Newly installed hardware and software should be tested to insure that everything is functioning properly. The LayGO Toolkit's Tdrv test program is designed for just that purpose: testing the LayGO device driver and communication board with the protocol stack software.
Using Tdrv, the user opens and directly controls a device in the LayGO protocol stack's X.21 bis physical layer. The user can connect and disconnect the device and send and receive data. Tdrv displays the state of the physical signals as well as details of frames sent and received. The user can also retrieve status and statistics information directly from the device. The state of the underlying LayGO device controls the state of Tdrv's interface based on the LayGO API state machine. User controls are enabled and disabled based on the actions allowed by the state of the device.
Tdrv is not a general LayGO test program. It is not designed to connect to a network or other equipment which requires higher layer protocols. However, it can be used to test the physical connection to such a network or device. It can display any frames received on the connection, and using the Test Data feature discussed below, the user can send previously prepared frames to emulate higher layer protocols.
Tdrv comes in a number of different versions all of which have exactly the same user interface. The Win32 version of Tdrv is shown below:
The following versions of Tdrv are currently supported:
|WinTdrv||Win32 MFC program for Windows written with the C Language API.|
|CppTdrv||Win32 MFC program for Windows written with the LayGO C++ Wrapper.|
|VbTdrv||Visual Basic 5 program for Windows.|
|Dtdrv||Delphi 4 program for Windows.|
|Xtdrv||X Windows (Motif) program for Solaris (requires the Xpm library).|
|Jtdrv||Java program for Windows, Solaris and Linux using the Java Abstract Windowing Toolkit (AWT).|
|Stdrv||Java program for Windows, Solaris and Linux implemented using the Java Foundation Classes (JFC) known as Swing.|
|PlTdrv||Perl5 program for Windows, Solaris and Linux (requires the Perl/Tk extension).|
|TclTdrv||Tcl/Tk 8.1 program for Windows, Solaris and Linux.|
|PyTdrv||Python 1.5 program for Windows, Solaris and Linux (requires the Tkinter and Pmw extensions).|
All versions of Tdrv have virtually identical features and displays. In the following sections, references to Tdrv apply to all versions unless specifically stated otherwise.
To run Jtdrv, you must install either the Java Development Kit (JDK) or the Java Runtime Environment (JRE). The command-line syntax for starting Jtdrv in both environments is discussed in the LayGO for Java manual.
The command-line syntax for the other versions of Tdrv is:
<tdrv> [ cfg file list ]
where <tdrv> is the name of the Tdrv program and [ cfg file list ] is an ordered list of .cfg files Tdrv will use to configure the stack at startup. For instance, to test in hardware loopback mode using WinTdrv, enter:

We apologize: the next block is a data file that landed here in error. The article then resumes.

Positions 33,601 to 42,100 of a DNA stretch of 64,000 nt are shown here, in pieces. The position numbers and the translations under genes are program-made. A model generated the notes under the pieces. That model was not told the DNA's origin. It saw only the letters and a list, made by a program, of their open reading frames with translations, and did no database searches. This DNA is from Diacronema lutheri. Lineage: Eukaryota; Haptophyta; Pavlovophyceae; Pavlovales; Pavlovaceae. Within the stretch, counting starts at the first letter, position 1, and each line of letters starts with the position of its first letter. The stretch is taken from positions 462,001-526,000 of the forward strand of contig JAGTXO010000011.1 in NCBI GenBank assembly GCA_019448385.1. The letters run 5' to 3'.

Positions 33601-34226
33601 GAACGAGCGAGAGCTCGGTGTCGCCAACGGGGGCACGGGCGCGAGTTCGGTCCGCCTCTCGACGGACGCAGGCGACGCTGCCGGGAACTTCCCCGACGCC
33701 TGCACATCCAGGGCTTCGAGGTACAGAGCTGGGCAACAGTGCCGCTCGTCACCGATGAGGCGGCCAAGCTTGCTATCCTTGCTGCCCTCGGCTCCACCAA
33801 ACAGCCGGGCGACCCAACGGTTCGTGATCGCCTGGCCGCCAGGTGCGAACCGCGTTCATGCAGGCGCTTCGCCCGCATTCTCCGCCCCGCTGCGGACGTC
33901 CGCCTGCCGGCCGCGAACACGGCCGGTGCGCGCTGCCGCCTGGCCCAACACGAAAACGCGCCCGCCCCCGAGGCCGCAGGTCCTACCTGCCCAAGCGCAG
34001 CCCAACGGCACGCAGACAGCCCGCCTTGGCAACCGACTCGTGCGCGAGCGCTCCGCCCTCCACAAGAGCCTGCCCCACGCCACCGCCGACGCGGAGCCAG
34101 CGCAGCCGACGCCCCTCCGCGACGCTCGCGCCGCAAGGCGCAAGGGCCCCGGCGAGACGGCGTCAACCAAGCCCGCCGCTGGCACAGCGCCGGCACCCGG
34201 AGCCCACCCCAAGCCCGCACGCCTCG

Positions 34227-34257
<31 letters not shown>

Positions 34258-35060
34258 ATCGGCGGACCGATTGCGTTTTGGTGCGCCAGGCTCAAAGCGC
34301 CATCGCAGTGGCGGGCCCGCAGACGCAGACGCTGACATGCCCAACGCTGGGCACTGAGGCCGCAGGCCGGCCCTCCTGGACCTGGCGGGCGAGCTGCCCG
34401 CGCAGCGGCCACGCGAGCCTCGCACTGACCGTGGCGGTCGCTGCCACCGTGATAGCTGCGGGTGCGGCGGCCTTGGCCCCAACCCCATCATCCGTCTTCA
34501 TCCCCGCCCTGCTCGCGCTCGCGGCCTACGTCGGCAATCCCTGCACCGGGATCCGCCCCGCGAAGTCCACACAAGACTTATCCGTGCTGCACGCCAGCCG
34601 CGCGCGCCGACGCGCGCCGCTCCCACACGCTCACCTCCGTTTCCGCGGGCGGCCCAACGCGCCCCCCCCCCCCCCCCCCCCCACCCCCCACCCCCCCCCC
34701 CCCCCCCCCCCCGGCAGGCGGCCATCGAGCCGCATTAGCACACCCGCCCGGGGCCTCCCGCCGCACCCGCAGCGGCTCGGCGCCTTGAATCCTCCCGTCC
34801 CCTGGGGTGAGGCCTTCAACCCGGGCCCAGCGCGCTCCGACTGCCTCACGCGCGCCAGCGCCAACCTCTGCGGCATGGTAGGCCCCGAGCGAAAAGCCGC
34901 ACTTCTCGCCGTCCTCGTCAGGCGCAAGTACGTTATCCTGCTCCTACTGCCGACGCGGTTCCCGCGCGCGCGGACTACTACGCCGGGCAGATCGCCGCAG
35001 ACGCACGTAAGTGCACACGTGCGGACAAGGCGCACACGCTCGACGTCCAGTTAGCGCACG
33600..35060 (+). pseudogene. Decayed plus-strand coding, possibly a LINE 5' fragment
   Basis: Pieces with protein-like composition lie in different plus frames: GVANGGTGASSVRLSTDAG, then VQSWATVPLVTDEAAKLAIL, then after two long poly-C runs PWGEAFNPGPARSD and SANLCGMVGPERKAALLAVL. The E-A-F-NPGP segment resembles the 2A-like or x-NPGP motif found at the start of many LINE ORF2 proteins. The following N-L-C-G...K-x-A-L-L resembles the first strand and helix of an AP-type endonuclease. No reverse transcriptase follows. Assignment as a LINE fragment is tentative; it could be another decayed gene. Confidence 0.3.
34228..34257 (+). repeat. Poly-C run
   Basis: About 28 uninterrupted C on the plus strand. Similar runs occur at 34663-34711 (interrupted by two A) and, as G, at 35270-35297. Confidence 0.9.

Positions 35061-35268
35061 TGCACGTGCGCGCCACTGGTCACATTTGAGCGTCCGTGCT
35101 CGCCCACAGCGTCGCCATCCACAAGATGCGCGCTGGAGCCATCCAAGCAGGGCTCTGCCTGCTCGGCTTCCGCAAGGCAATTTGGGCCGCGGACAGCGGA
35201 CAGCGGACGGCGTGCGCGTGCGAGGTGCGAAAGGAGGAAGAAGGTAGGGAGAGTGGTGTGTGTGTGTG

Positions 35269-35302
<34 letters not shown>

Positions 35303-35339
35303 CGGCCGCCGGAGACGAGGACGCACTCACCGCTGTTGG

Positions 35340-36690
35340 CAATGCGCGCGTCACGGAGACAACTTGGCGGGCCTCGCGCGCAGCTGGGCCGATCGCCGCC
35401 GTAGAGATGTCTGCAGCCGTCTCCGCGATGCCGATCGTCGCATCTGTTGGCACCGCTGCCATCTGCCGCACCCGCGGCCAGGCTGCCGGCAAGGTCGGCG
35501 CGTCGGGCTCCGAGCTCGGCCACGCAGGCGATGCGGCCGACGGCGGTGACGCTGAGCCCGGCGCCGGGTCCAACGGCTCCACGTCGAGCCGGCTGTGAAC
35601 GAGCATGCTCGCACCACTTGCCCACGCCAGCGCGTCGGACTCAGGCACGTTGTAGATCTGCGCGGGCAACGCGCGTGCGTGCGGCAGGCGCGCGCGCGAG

wintdrv stackx.cfg x21loop.cfg
where the x in stackx.cfg is the LayGO Board Identifier for the installed device driver, such as 6 for the LayGO Hardware Emulator Driver.
10 buttons on the main display control the operation of Tdrv. Most button names are shortened versions of the LayGO API functions they invoke. (The exception is which toggles full speed data transfer in both directions.) The operations available at any time depend on the state of the connection. Buttons for operations which are not available are grayed out but become active as Tdrv changes state.
To start, select a line number, then pressfollowed by either or . When the connection is established, buttons allowing data transfer will be enabled. To terminate the connection, press the button. When you are done testing, press the button.
When Tdrv exchanges data with another system, the user can choose to enable the verified transmission protocol. Using this protocol, each system repeatedly sends a predetermined sequence of frames. Since the content of every frame is known in advance, the receiver can verify that the frames are received correctly and in order and report any discrepancies. Verified transmission provides an automated test of the physical integrity of the communication equipment, but requires 2 systems each running Tdrv.
Test data frames are prerecorded byte sequences which can be read into the program as binary data from an ordinary text file. The default extension for test data files is .dat.
Each frame in the file begins with a title enclosed in square brackets followed by any number of lines of hex-coded bytes. Blank lines and lines starting with a # (pound sign) are ignored. The following is a sample file containing 12 HDLC LAPB supervisory frames:
# # lapb.dat # # HDLC LAPB supervisory frames (modulo 8) # [DTE SABM P=0] 01 2F [DTE SABM P=1] 01 3F [DCE SABM P=0] 03 2F [DCE SABM P=1] 03 3F [DTE DISC P=0] 01 43 [DTE DISC P=1] 01 53 [DCE DISC P=0] 03 43 [DCE DISC P=1] 03 53 [DTE UA P=0] 03 63 [DTE UA P=1] 03 73 [DCE UA P=0] 01 63 [DCE UA P=1] 01 73
Although Tdrv does not use the LAPB protocol layer, these frames could be sent to test whether a LAPB link can be established over a particular physical connection.